Backed into a corner and with a dwindling set of options, President Donald Trump announced Thursday that he will declare a national emergency to secure funds for a border wall, even while he signs a government funding bill that allows for only $1.3 billion to be spent on barriers between the United States and Mexico.
And many of his vocal supporters — including those who are most virulently anti-immigrant — are not happy about the deal.
Daniel Horowitz, a conservative writer, an op-ed for The Blaze denouncing the bill after it came out, noting that it’s complexities and the rush to pass it pose many dangers for the president.
“That is exactly why Democrats are salivating to vote on this within a few hours of passage, which is exactly why Trump has a responsibility to oppose it immediately and demand at least a short-term clean continuing resolution so that he can digest the consequences of this bill,” wrote Horowitz earlier on Thursday. “If he cannot make that simple demand, which would not even trigger a phony shutdown, then his presidency is worthless.”
On Twitter, he argued that the legislation is actually the “worst amnesty bill ever,” arguing that provisions will allow undocumented immigrants to stay in the country by sponsoring unaccompanied minors.
“Over the years, immigration lawyers and judges have cleverly taken statutes and flipped them 180 degrees to use for amnesty,” he said. “Now Congress is green lighting it in plain language. You cannot imagine the cascading affects of this.”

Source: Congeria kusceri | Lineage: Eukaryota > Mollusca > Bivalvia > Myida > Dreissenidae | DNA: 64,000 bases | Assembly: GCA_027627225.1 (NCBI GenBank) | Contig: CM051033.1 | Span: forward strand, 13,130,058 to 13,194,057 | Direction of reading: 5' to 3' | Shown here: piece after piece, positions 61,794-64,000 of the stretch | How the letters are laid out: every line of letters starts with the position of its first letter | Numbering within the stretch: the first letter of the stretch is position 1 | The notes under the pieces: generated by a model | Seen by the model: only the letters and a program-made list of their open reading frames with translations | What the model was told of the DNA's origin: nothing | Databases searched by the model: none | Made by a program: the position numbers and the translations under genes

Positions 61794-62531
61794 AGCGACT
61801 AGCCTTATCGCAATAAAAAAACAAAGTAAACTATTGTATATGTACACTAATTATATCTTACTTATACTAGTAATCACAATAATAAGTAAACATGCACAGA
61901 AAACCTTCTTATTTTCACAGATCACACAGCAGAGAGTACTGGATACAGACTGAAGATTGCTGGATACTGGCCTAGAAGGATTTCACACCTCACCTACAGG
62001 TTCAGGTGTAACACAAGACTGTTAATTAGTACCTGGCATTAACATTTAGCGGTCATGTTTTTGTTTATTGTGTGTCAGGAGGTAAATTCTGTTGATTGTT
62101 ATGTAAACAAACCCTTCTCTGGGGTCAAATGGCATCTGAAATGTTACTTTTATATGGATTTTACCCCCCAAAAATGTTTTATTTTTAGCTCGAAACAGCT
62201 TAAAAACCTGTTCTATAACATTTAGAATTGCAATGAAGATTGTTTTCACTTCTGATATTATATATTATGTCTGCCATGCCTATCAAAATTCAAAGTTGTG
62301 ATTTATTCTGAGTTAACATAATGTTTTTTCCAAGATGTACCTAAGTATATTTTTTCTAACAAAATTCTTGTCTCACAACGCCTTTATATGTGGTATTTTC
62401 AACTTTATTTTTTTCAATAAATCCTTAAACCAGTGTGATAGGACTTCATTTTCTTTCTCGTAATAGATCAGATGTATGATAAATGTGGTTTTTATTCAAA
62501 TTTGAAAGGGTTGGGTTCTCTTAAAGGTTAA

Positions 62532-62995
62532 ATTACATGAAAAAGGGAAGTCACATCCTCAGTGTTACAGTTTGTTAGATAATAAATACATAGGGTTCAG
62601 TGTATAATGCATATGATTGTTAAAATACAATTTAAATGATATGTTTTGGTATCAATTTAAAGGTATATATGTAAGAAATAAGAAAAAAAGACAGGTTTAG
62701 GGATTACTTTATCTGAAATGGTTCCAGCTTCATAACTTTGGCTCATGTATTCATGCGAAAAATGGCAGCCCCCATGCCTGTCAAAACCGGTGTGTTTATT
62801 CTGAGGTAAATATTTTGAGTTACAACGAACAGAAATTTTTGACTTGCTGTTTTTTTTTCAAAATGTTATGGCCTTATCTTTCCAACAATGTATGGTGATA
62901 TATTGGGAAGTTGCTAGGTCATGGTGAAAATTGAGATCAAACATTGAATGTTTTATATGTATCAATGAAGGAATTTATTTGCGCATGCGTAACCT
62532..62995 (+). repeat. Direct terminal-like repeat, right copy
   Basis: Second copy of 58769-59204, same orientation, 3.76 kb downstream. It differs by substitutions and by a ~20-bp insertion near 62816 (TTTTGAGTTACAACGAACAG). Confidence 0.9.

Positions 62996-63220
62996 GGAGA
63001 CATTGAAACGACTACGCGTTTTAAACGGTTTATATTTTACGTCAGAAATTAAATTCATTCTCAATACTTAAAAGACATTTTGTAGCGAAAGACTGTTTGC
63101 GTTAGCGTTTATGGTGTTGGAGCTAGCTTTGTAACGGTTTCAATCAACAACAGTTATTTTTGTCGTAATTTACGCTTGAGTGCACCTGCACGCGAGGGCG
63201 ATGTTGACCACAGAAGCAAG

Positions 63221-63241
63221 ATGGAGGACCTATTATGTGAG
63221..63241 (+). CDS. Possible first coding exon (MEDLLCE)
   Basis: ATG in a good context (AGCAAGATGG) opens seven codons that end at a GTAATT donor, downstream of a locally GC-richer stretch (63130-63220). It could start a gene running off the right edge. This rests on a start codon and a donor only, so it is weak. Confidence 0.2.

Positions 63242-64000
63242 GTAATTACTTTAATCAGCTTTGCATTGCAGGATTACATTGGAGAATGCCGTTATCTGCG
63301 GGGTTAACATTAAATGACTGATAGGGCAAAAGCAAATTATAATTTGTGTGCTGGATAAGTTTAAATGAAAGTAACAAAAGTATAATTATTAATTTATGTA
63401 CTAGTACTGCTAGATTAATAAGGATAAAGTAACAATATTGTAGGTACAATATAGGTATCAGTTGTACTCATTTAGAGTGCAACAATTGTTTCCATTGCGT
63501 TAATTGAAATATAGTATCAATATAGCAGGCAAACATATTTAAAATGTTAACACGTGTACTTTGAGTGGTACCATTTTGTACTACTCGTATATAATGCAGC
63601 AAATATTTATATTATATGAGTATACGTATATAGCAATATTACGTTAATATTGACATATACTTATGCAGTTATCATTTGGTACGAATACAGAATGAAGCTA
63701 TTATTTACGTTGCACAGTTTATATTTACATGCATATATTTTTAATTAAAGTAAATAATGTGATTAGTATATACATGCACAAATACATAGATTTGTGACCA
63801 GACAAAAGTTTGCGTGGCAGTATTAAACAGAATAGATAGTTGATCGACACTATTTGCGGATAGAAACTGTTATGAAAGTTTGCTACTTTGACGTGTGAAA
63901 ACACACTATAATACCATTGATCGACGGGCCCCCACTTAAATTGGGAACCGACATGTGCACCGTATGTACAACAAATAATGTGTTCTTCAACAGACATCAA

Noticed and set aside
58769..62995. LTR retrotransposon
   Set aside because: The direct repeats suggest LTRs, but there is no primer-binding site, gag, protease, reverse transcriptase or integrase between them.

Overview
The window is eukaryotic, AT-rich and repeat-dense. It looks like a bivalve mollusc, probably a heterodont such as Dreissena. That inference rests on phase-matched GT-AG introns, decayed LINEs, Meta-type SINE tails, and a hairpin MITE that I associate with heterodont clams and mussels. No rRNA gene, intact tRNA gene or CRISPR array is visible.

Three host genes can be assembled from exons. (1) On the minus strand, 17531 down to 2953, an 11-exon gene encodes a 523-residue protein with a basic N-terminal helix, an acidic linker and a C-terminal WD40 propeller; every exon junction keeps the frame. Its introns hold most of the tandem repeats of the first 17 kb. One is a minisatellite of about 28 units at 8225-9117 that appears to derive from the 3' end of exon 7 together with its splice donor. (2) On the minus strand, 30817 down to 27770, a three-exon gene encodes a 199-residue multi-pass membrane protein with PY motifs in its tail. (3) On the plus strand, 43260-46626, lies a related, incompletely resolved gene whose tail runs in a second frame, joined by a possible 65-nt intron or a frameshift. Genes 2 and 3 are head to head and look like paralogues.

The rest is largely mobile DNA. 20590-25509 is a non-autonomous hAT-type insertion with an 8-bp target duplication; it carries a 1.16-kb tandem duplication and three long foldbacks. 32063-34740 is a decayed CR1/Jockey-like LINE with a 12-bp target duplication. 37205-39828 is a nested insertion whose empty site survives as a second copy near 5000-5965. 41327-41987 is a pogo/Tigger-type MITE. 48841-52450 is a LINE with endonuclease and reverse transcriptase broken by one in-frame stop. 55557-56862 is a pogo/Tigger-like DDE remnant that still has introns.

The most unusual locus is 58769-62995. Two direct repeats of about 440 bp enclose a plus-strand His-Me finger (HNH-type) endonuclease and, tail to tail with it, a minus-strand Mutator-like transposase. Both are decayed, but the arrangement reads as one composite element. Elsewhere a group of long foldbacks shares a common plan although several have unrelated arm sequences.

Of course, Horowitz’s argument depends on fundamentally cruel and prejudiced views of immigration. But his reaction may come to shape the views of Trump’s anti-immigrant supporters.
Ann Coulter, another pundit known for her support of the president and her fiercely anti-immigrant views, was equally apoplectic about Trump’s strategy. She argued that by signing the funding bill, Trump will actually undermine his emergency declaration.
“To declare a national emergency, Trump will now have to argue that a bill HE SIGNED was unconstitutional,” she said. “Ask your new AG if this is a good idea.”
Writing for the National Review, Mark Krikiorian, the executive director of the anti-immigrant Center for Immigration Studies, argued that the bill itself will offer a veto to localities if they don’t want border walls built on their land.
“And which party controls all local government in South Texas? Go ahead, look it up, I’ll wait,” he wrote. “Rio Grande City is the least Democratic community in the area, and even there voters supported Hillary Clinton in 2016 by more than three to one.”
He didn’t bother to raise the question about why people who actually live on the border don’t actually seem to think there’s a crisis there at all.
Krikorian continued: “Add to that the bill’s prohibition on border barriers in a range of public parks and spaces — such as the Santa Ana Wildlife Refuge, the Bentsen-Rio Grande Valley State Park, La Lomita Historical Park, or the National Butterfly Center — and the 55 miles of new fencing supposedly provided for in the bill might never get built at all.”
An article on the deal for Breitbart used more tepid language to describe the agreement, but it ran with the furious headline: “CONGRESS SENDS OPEN BORDERS BILL / EPIC IMMIGRATION SNEAK: LOADED WITH LAST-MINUTE ‘LANDMINES’ / TRUMP WILL SIGN IT — AND DECLARE NATIONAL EMERGENCY.”